Hisayuki Uneyama, Akira Uematsu, Ken Iwatsuki and Eiji Nakamura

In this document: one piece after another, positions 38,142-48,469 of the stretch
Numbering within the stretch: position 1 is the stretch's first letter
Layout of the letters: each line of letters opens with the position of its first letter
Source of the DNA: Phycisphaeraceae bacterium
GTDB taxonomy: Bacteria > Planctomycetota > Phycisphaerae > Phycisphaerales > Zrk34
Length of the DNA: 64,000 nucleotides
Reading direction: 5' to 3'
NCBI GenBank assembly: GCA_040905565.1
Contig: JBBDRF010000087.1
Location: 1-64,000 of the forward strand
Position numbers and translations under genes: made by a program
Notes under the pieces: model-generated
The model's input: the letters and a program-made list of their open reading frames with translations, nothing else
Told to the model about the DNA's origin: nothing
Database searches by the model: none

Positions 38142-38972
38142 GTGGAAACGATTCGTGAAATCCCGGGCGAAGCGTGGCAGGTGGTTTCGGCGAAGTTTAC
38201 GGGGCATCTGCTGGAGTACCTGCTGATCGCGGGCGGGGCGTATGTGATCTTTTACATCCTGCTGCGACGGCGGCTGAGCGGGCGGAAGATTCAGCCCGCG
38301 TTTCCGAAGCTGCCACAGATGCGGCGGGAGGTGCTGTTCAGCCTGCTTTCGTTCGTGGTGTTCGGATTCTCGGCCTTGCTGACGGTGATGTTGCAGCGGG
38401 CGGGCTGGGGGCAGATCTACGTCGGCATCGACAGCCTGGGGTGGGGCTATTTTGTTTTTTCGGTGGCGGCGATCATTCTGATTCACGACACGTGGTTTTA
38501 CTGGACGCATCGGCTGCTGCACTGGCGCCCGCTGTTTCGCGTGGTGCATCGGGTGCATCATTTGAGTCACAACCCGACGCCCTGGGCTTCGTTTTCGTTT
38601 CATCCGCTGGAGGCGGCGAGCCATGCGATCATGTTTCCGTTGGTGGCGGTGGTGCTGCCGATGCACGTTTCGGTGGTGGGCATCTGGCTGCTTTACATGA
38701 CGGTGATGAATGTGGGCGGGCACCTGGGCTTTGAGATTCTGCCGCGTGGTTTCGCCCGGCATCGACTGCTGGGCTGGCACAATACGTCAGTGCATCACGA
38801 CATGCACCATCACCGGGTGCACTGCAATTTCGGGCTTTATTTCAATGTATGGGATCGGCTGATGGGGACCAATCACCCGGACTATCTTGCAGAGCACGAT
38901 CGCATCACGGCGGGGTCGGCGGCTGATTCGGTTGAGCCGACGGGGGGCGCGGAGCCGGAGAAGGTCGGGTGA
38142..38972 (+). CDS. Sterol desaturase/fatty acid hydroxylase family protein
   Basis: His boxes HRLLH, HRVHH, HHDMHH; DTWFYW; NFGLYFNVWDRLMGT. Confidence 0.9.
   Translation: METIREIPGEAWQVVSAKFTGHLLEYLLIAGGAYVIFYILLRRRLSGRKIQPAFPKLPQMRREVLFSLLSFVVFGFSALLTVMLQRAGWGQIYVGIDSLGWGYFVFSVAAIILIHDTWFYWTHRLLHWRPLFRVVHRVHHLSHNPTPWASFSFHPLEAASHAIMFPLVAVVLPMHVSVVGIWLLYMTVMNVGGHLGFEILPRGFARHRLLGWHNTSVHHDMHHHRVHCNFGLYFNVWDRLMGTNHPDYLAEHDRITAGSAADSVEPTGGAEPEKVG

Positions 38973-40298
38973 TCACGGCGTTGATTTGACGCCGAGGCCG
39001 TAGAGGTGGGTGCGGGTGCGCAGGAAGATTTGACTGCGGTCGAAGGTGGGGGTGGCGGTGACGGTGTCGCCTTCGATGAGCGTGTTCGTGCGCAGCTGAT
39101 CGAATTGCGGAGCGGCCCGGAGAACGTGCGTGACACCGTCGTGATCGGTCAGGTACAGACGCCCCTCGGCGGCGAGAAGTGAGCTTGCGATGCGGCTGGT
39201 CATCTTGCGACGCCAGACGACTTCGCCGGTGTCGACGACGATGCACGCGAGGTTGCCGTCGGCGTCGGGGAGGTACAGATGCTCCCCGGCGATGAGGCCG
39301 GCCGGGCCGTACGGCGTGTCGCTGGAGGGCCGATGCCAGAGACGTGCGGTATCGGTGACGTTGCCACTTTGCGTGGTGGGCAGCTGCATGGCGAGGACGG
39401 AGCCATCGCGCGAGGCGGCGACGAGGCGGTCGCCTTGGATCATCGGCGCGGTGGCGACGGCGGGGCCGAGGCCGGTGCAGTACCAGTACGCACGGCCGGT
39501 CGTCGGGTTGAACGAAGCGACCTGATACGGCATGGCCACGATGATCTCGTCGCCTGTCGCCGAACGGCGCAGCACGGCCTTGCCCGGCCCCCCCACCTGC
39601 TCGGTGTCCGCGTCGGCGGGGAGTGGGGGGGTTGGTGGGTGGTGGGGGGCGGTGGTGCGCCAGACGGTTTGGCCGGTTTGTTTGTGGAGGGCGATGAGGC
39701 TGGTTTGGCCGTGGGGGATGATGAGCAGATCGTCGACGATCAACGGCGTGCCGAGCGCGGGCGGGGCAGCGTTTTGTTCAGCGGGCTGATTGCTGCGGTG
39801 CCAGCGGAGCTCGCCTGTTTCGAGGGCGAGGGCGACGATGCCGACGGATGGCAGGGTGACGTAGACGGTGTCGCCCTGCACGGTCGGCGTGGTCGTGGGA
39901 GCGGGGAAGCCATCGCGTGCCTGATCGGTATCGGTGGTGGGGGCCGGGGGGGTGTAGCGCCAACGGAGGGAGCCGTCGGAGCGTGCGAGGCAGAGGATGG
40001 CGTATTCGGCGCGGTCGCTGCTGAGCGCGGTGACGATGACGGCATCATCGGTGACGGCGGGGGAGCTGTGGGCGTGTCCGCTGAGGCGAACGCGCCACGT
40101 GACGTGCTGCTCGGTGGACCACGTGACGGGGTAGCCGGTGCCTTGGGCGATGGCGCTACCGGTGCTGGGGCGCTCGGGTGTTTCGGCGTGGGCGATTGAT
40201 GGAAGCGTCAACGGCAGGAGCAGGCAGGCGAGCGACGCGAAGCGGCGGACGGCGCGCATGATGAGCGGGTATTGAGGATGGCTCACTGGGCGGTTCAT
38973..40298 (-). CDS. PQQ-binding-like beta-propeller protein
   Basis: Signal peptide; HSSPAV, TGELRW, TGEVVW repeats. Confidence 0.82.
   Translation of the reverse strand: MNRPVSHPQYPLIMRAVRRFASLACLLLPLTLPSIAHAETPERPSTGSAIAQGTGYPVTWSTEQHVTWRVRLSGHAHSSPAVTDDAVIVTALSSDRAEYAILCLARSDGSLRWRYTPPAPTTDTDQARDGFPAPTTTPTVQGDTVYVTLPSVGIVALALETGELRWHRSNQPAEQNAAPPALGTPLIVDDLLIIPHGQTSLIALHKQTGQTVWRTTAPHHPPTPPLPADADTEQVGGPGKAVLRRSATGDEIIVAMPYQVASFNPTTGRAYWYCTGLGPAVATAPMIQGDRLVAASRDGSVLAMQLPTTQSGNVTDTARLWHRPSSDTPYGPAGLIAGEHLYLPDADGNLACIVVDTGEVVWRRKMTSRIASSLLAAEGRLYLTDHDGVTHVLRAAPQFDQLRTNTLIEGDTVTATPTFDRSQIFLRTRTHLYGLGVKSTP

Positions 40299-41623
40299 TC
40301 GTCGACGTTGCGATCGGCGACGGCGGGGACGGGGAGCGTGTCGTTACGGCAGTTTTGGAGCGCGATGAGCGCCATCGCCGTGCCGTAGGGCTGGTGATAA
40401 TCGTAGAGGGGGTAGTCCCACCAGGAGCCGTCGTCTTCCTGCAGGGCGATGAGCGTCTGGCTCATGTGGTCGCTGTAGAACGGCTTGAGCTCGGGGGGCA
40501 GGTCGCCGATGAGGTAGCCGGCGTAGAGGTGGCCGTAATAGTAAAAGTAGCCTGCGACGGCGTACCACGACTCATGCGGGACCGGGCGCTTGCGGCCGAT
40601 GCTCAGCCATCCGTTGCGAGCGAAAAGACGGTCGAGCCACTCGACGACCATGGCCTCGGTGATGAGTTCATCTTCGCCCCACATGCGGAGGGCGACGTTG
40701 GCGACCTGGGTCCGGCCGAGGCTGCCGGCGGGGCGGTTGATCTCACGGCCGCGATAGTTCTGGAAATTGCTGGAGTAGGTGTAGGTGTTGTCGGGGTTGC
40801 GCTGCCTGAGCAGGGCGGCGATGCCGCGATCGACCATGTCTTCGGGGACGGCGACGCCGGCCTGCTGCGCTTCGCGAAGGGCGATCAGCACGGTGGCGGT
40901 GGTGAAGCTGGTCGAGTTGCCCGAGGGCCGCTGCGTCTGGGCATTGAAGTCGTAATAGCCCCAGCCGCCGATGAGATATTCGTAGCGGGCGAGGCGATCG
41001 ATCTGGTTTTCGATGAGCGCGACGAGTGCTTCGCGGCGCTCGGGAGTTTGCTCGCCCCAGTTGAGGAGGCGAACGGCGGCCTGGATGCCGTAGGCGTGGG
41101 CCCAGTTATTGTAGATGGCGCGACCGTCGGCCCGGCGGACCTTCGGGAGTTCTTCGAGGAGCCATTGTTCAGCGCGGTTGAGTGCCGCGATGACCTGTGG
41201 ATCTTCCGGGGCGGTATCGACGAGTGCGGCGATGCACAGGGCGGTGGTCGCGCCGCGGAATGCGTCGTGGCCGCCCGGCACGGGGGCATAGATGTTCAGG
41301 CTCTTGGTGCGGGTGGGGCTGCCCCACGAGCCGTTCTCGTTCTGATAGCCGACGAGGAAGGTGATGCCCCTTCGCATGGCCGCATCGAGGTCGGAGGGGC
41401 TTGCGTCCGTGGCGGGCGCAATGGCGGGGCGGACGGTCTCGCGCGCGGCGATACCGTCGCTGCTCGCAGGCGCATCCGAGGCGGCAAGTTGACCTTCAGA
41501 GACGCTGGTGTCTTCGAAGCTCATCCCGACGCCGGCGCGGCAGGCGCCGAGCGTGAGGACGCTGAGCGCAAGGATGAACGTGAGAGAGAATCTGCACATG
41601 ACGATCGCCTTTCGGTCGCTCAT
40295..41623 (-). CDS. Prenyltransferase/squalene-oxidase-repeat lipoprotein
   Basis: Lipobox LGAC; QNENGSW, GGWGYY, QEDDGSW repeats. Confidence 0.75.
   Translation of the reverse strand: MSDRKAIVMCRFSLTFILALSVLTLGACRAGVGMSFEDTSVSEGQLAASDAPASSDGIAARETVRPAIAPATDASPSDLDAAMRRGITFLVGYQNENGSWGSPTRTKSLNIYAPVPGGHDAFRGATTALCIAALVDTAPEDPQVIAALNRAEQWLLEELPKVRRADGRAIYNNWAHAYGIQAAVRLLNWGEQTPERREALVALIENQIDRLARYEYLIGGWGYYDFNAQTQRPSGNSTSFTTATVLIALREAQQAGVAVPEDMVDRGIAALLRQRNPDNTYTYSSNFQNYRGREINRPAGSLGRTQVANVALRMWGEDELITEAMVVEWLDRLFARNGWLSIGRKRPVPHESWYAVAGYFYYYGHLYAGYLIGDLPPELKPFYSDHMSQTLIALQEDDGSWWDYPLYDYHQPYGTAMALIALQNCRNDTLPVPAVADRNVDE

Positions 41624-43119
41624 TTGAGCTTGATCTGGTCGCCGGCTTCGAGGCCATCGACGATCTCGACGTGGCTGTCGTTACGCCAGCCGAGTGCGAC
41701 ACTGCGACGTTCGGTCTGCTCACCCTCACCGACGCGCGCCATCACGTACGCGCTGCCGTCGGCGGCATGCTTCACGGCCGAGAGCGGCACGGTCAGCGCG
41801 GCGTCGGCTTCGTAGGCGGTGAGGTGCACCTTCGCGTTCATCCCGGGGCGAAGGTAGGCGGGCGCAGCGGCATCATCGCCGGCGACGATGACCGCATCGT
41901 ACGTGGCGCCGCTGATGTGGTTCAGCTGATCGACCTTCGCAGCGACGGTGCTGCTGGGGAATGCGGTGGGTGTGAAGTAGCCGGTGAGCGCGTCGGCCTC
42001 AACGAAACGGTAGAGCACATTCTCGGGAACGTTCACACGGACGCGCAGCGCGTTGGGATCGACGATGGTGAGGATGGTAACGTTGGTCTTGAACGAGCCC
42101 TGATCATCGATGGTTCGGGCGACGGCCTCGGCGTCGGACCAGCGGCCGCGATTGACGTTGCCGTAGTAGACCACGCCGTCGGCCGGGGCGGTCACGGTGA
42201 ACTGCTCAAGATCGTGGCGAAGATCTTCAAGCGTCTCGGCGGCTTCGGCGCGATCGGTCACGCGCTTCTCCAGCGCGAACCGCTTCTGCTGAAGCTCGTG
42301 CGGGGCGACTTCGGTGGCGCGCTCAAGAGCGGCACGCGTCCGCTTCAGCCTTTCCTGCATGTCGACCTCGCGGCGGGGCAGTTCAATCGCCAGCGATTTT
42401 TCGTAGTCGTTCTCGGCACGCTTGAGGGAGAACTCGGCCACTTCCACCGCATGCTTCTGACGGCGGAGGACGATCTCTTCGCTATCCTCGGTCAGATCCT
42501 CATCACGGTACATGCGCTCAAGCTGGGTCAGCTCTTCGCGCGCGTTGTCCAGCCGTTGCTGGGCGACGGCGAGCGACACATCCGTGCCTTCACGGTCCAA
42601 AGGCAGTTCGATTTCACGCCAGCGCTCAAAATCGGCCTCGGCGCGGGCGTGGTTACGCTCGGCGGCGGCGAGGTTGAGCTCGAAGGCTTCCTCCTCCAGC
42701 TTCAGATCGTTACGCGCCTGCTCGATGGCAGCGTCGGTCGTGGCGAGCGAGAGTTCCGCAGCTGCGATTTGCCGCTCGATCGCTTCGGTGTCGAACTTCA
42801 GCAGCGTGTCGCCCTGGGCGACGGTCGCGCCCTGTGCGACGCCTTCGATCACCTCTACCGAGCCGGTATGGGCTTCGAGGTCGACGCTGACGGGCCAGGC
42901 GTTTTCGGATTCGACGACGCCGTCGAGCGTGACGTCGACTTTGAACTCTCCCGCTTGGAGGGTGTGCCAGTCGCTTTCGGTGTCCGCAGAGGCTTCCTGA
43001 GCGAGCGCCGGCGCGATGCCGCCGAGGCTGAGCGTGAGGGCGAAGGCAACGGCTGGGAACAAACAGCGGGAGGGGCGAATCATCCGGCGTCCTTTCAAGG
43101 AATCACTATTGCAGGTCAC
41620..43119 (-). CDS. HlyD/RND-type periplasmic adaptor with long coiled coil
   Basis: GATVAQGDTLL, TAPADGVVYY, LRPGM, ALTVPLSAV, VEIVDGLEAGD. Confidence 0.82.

About a century ago, a new tastant, umami taste substance (L-glutamate) was discovered in Japan with a motivation to improve the poor nutritional status of Japanese people by supplying affordable delicious flavors. Since then, Japanese physiologists have been leading the taste research to establish the taste of free L-glutamate as the fifth basic taste (umami taste), in addition to sweet, bitter, sour and salty taste. Taste physiologsts have presented the hypothesis that the umami taste is a sensory marker for protein intake, like as salty taste is that for mineral intake. Evidence has now accumulated that free glutamate is sensed by taste receptors on the tongue as well as in the gastrointestinal tract, leading to protein digestion and absorption, as well as perceived palatability and appetite. Analytical food technology has revealed that a high level of free glutamate is contained in seasonings used worldwide, including soy, fish and oyster sauces, and tomato ketchup, or food stuffs such as tomato and cheese. We are dedicated to bringing the nutritional and physiological benefits of glutamate for human health through incorporation of umami taste to worldwide food culture. In this review, we will introduce our recent findings about the nutritional and physiological significance of the umami taste in protein intake and utilization.